• Summit meetings of Heads of State and Government Bucharest, Romania, 2 to 4 April 2008

2 Apr. 2008

Keynote speech

by NATO Secretary General Jaap de Hoop Scheffer and Panel intervention at the Bucharest Conference (GMF)

Distinguished Guests, Ladies and Gentlemen,

            This is the second time in just a matter of days that I am delivering a speech at a major conference organised by the German Marshall Fund, but there are certain experiences in life that one is happy to repeat.  Indeed a GMF conference at a NATO Summit is now a tradition that no Secretary General of NATO would ever want – or dare – to miss. 
So I welcome the opportunity to be here this afternoon to help to frame your debate and give you my assessment of what Bucharest is all about.

            But, first, let me thank Craig, Ron and the GMF for all the hard work they have put into organising this conference and for once again attracting such an impressive group of Summit participants and well known policy experts. 

In strictly bureaucratic terms, the rationale of a NATO Summit is clear: it provides highest-level political guidance for the further development of our Alliance, and it also creates public visibility for our many activities.  But how do we measure whether the Summit was a success?  By the size of our meetings?  By the amount of paper we produce?  By the number of photo ops?  Certainly not.  The Bucharest Summit will have been successful if it provides us with concrete answers to the key security challenges of today and tomorrow. 

So let me give you my reasons why the Bucharest scorecard will be a positive one.

First and foremost, Afghanistan, which is NATO’s key operational priority.  Bucharest will not only allow us to reaffirm our long term commitment to this essential mission, but even more importantly allow us to resource ISAF better and pull all our efforts together more effectively.  We must demonstrate to our publics that helping Afghanistan is not only for the benefit of Afghans but also for their security benefit as well; and that is a mission that is successful –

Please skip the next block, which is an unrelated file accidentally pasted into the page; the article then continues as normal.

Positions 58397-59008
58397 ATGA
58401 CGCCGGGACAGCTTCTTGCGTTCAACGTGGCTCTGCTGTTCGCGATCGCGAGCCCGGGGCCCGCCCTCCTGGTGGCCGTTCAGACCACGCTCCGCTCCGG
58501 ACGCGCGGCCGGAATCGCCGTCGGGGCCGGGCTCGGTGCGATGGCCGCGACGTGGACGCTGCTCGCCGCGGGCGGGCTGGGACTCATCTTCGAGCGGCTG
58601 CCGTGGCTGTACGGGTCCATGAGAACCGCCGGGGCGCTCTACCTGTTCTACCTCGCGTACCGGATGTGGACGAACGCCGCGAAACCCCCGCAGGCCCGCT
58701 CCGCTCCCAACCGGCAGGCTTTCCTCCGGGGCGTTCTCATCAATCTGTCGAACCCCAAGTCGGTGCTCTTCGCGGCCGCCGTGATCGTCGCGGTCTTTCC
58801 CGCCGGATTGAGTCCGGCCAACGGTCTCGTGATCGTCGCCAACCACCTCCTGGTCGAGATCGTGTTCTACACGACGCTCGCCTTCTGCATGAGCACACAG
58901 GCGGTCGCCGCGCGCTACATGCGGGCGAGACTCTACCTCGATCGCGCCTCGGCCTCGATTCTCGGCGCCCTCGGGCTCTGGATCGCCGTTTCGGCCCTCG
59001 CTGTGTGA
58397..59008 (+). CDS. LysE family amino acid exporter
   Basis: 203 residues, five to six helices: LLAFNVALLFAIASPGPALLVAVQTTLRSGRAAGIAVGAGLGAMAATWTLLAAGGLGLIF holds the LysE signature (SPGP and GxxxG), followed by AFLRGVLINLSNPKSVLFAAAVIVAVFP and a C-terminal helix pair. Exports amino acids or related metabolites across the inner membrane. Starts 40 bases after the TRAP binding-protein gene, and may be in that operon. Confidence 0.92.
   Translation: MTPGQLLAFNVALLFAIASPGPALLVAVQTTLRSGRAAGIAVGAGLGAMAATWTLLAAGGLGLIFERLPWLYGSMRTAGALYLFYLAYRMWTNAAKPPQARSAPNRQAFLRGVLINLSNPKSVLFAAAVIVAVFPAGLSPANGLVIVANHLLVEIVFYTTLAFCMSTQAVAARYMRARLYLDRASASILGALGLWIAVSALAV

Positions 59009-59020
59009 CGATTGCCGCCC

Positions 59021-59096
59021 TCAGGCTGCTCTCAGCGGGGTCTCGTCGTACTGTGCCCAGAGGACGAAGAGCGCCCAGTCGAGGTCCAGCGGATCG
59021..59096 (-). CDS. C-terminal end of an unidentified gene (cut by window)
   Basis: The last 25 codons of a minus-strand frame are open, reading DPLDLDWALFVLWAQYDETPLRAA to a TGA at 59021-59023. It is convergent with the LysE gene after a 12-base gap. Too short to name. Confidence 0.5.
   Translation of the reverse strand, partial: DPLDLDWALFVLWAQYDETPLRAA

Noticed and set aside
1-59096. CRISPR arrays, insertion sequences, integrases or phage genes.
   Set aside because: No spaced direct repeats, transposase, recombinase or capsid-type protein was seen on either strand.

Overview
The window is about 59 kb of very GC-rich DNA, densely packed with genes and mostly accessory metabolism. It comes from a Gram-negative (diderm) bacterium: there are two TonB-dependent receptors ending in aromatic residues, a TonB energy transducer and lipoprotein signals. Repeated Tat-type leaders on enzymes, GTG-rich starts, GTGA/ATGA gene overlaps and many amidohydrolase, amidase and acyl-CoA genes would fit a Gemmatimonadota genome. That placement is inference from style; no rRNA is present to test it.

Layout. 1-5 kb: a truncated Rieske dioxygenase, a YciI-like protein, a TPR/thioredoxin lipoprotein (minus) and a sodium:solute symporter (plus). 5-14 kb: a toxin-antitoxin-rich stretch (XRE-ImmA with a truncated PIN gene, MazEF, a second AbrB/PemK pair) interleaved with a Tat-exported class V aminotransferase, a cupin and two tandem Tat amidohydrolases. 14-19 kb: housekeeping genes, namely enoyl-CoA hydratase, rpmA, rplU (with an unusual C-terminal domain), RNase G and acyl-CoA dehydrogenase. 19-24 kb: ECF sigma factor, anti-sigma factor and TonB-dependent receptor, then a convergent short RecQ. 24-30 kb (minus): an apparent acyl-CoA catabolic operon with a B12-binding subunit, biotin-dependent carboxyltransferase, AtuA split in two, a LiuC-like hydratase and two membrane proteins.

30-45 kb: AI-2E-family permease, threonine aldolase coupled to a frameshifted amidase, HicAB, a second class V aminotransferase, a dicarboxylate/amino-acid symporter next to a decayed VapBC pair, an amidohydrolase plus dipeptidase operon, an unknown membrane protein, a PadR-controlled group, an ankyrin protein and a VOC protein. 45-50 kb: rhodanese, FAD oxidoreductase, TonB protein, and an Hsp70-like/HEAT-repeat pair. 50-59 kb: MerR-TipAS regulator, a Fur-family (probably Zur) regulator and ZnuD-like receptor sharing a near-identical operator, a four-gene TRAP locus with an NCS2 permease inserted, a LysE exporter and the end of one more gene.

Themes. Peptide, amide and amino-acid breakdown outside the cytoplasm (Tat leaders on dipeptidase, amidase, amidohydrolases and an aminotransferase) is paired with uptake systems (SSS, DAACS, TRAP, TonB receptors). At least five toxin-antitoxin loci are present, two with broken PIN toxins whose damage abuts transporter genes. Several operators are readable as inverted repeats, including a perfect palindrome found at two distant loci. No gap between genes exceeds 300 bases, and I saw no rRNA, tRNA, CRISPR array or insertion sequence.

with the right strategy and the right level of effort by all of us.

Tomorrow, for the first time ever, the leaders of the 39 nations in the NATO-led force in Afghanistan will meet with President Karzai, the Secretary General of the United Nations and top officials from the European Union and other major international organisations.  This meeting will not just emphasise the need for a Comprehensive Approach by the entire International Community – it will also show that this Comprehensive Approach is finally moving from theory to practice. 

But this meeting will do even more.  It will set out the path to a new phase in our Afghanistan engagement – what used to be a predominantly military effort will begin to shift towards a more balanced approach, with a stronger emphasis on civilian efforts and on Afghan ownership.  The task of providing security, which up to now had to be performed largely by international forces, will shift more and more to the Afghans themselves.  The Afghan National Army in particular has demonstrated convincingly that it can take on greater responsibilities. 

And this will allow ISAF to gradually move into a supporting and mentoring role. 

I am not suggesting that this shift will happen overnight.  For the foreseeable future, ISAF will remain indispensable.  Nor does it change the need for Allies to do more.  For example, we can and will do better to lift the remaining national caveats and fill the shortfalls, so that ISAF can operate at maximum effectiveness.  But the new approach will put increasing emphasis on where it belongs: on the civilian efforts on the one hand, and on a growing Afghan responsibility on the other.